Tag: Trump

US staging ‘fatal provocations’ against Russian forces in Syria

Washington is playing a dangerous game of encouraging terrorists in Syria to attack government forces and the Russian military, Russian Foreign Minister Sergey Lavrov has said. Moscow won’t leave aggressive US steps unanswered, but wants to overcome the political deadlock, he added.

In an interview with the London-based, Arabic-language Asharq Al-Awsat newspaper, taken ahead of the visit of Saudi King Salman bin Abdulaziz Al Saud to Moscow, Lavrov noted that the US-led coalition and the Syrian rebel forces they support consistently act in a way that helps Islamic State (IS, formerly ISIS/ISIL) and other terrorist groups.

“In some cases, these forces mount allegedly accidental strikes against the Syrian Armed Forces, after which Islamic State [banned in Russia] counterattacks. In other cases, they inspire other terrorists to attack strategic locations over which official Damascus has restored its legitimate authority, or to stage fatal provocations against our military personnel,” Lavrov said.

Washington is guided by “double standards” in Syria, the Russian foreign minister said, slamming the US for failing to acknowledge that there are no such things as bad or good terrorists.

“If you apply double standards, divide terrorists into ‘bad’ and ‘very bad,’ force others to enter the coalition on political motives, forgetting about the necessary UN sanction to approve these actions, then it’s hard to speak about the effectiveness of an anti-terror campaign,” he said.

Russia’s involvement in the campaign against ISIS in Syria aids not only Russia’s national security, but also regional stability, Lavrov said. He added that it is not enough to defeat terrorists on the ground to bring peace to embattled regions, noting the importance of diplomatic efforts.

“It’s impossible to eradicate terrorism in the Middle East and North Africa through military means only. We are deeply convinced about that. The advantage of our policy lies in that it is not self-interested and does not have a hidden agenda,” he said. rt.com

Pentagon falsifies paperwork to keep Syria rebels armed

In July 19, the Trump administration announced that it would end the CIA’s covert program aimed at arming and training terrorist-linked “moderate rebels” in Syria, sparking hope among some Trump supporters that he was finally enacting the anti-interventionist rhetoric of his campaign.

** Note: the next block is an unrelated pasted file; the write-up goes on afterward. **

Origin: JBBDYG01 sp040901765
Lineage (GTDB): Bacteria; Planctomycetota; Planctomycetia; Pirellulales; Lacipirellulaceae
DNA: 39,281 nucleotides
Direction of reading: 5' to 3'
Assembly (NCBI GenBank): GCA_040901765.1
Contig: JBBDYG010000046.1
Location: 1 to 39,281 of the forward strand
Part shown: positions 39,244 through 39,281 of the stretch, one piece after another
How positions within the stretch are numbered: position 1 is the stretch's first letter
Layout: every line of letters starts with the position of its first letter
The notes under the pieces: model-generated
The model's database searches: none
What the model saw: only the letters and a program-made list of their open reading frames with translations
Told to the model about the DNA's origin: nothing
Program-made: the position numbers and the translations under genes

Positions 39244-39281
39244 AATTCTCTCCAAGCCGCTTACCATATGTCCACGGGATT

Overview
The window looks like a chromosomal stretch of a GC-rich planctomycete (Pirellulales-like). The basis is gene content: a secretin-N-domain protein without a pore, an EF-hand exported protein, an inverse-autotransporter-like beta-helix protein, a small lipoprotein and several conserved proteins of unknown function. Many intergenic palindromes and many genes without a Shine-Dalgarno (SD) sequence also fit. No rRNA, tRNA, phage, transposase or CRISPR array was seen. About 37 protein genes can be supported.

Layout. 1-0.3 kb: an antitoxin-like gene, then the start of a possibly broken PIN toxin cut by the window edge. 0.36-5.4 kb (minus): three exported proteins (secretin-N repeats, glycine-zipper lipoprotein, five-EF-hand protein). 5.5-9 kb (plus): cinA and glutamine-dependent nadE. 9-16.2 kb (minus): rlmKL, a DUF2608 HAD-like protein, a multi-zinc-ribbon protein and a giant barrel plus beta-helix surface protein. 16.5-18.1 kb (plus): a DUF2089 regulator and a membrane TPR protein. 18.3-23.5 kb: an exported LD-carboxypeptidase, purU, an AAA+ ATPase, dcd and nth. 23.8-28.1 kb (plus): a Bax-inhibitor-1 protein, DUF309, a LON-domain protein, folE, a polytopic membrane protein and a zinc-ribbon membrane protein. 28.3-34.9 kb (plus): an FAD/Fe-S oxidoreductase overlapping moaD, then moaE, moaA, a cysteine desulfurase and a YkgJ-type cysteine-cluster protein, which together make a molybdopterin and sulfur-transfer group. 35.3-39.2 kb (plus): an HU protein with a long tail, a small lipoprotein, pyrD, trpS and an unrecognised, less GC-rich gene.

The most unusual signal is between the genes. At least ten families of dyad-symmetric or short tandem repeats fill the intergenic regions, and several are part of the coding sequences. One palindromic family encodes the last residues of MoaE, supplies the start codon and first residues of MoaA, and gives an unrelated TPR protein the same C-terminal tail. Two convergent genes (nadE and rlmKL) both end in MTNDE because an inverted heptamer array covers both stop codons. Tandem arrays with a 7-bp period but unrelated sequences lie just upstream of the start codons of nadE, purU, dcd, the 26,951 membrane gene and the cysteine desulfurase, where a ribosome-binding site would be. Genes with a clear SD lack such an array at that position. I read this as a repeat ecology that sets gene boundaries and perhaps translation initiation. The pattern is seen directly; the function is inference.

However, a recently released report shows that the Pentagon has picked up the slack left by the end of the CIA’s program — pumping billions of dollars worth of weapons into the hands of Syrian “rebels,” while attempting to mask the paper trail and their suppliers’ ties to organized crime.

The report, published Tuesday by the Organized Crime and Corruption Reporting Project (OCCRP) and the Balkan Investigative Reporting Network (BIRN), provides conclusive evidence that the Pentagon plans to provide up to $2.2 billion in weapons to Syrian “rebel” groups, particularly Kurdish militant groups like the Syrian Democratic Forces (SDF). While the Pentagon has been arming “rebels” since 2015, the Department of Defense began requesting increased funding for the program once the CIA covert arms program was ostensibly slated to shut down.

While the Pentagon has been arming “rebels” since 2015, the Department of Defense began requesting increased funding for the program once the CIA covert arms program was ostensibly slated to shut down.

The Pentagon has requested an additional $322.5 million for the financial year ending October 2017 and $261.9 million for the following 12 months. For fiscal years 2017 and 2018, the budget for the program has been set at $584 million while another $900 million has been earmarked to continue the program through 2022. mintpressnews.com





Military hysteria over N. Korea may lead to catastrophe

The examples of Iraq and Libya have convinced the North Korean leadership that only nuclear deterrence can protect them, so no sanctions can dissuade them, Russian President Vladimir Putin said.

Pyongyang will not relinquish its military program under pressure of sanctions and military threats, because the examples of Iraq and Libya have convinced it that nuclear deterrence is the only credible way to ensure its security, President Putin told journalists on Tuesday.